The rapid growth of the World Wide Web has caused serious performance degradation on the Internet. This paper offers an end-to-end approach to improving Web performance by collectively examining the Web components - clients, proxies, servers, and the network. Our goal is to reduce user-perceived latency and the number of TCP connections, improve cache coherency and cache replacement, and enable prefetching of resources that are likely to be accessed in the near future. In our scheme, server response messages include piggybacked information customized to the requesting proxy. Our enhancement to the existing request-response protocol does not require per-proxy state at a server, and a very small amount of transient per-server state at the proxy, and can be implemented without changes to HTTP 1.1. The server groups related resources into volumes (based on access patterns and the file system's directory structure) and applies a proxy-generated filter (indicating the type of information of interest to the proxy) to tailor the piggyback information. We present efficient data structures for constructing server volumes and applying proxy filters, and a transparent way to perform volume maintenance and piggyback generation at a router along the path between the proxy and the server. We demonstrate the effectiveness of our end-to-end approach by evaluating various volume construction and filtering techniques across a collection of large client and server logs.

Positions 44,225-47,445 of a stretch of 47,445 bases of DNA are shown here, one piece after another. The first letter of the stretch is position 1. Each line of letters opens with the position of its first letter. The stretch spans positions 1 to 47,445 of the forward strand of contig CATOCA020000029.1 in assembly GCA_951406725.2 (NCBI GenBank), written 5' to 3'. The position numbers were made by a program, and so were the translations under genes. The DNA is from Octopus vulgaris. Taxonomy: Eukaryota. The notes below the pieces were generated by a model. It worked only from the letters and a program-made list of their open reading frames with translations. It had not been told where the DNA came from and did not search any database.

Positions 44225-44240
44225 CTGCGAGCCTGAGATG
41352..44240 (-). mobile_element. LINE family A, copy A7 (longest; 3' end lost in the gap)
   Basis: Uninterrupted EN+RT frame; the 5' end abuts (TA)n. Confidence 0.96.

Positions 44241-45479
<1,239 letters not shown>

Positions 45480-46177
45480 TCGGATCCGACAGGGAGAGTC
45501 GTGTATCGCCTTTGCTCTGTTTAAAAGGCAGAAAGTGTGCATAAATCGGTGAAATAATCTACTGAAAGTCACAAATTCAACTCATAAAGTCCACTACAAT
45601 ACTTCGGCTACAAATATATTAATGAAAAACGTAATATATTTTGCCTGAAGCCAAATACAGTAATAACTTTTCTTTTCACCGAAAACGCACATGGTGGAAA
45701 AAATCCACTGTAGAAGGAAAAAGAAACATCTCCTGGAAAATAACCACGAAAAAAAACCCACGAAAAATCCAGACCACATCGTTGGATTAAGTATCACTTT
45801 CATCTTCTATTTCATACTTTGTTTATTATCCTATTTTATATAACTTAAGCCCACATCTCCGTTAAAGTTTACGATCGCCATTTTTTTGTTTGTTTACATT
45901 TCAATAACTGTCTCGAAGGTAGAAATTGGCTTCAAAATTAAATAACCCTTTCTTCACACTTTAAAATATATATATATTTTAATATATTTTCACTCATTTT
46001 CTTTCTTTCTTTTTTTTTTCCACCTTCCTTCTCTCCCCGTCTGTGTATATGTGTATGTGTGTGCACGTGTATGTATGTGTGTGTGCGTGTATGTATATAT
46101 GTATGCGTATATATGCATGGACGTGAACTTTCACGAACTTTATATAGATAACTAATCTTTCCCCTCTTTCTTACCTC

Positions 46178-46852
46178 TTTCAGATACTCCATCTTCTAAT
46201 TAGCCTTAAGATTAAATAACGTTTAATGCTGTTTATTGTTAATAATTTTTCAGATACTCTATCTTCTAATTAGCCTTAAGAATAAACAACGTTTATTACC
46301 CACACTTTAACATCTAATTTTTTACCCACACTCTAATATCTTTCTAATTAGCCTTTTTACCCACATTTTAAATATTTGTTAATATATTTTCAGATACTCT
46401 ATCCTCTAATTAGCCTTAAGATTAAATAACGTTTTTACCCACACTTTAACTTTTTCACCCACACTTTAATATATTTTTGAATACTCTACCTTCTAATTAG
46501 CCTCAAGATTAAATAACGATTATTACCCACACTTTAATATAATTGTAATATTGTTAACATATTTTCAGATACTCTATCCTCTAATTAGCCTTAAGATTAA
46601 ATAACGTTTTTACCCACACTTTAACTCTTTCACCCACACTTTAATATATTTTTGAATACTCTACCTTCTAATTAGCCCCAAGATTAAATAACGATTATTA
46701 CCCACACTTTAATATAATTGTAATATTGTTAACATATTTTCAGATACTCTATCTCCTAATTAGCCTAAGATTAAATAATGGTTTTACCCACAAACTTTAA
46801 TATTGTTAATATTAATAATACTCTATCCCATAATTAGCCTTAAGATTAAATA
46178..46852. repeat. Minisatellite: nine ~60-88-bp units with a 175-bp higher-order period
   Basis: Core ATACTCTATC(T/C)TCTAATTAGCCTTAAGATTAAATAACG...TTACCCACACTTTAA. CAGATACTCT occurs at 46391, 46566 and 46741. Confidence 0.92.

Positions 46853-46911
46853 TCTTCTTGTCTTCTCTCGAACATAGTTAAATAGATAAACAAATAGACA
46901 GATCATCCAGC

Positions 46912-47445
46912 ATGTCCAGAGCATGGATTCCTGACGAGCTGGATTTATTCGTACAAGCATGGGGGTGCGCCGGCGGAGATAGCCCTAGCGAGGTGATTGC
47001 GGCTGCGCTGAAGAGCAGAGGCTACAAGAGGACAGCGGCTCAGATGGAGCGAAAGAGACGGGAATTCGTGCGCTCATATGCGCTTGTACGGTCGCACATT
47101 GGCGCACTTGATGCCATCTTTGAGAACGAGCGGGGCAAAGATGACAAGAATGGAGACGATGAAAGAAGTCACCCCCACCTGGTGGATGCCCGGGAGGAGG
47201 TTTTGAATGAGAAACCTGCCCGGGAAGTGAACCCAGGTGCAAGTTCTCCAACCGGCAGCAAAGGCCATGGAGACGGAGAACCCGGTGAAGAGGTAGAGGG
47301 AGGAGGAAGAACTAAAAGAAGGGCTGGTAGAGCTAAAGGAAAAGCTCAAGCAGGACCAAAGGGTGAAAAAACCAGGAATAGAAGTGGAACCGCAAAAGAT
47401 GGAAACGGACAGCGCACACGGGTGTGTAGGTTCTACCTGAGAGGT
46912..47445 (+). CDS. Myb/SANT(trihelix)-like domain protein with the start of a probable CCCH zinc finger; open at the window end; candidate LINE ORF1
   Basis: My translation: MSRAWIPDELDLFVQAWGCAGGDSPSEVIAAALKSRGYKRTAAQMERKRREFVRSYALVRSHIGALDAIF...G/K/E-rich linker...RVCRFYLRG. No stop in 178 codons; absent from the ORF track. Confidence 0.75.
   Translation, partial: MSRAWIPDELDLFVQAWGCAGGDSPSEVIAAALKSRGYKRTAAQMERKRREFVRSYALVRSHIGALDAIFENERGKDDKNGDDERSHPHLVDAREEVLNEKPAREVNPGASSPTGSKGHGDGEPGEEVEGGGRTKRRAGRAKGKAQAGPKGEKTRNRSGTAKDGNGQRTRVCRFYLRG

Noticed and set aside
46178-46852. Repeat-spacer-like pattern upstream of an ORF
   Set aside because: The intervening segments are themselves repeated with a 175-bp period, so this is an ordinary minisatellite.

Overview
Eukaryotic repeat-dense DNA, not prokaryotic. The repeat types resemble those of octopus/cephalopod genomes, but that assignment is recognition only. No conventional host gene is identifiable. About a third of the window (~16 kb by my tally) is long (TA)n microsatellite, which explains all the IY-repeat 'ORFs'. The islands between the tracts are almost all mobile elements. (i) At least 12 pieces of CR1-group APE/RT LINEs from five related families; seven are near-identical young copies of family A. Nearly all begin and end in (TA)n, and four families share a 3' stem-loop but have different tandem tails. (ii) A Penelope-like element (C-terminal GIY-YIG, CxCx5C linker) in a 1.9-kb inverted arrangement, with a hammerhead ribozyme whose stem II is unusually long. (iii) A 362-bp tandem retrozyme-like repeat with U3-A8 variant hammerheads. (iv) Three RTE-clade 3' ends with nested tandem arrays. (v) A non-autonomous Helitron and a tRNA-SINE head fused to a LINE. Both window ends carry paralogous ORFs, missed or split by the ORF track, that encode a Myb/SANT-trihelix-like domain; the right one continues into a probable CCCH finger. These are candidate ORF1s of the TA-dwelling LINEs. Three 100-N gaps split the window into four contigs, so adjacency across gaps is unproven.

All Science Journal Classification (ASJC) codes
- Computer Networks and Communications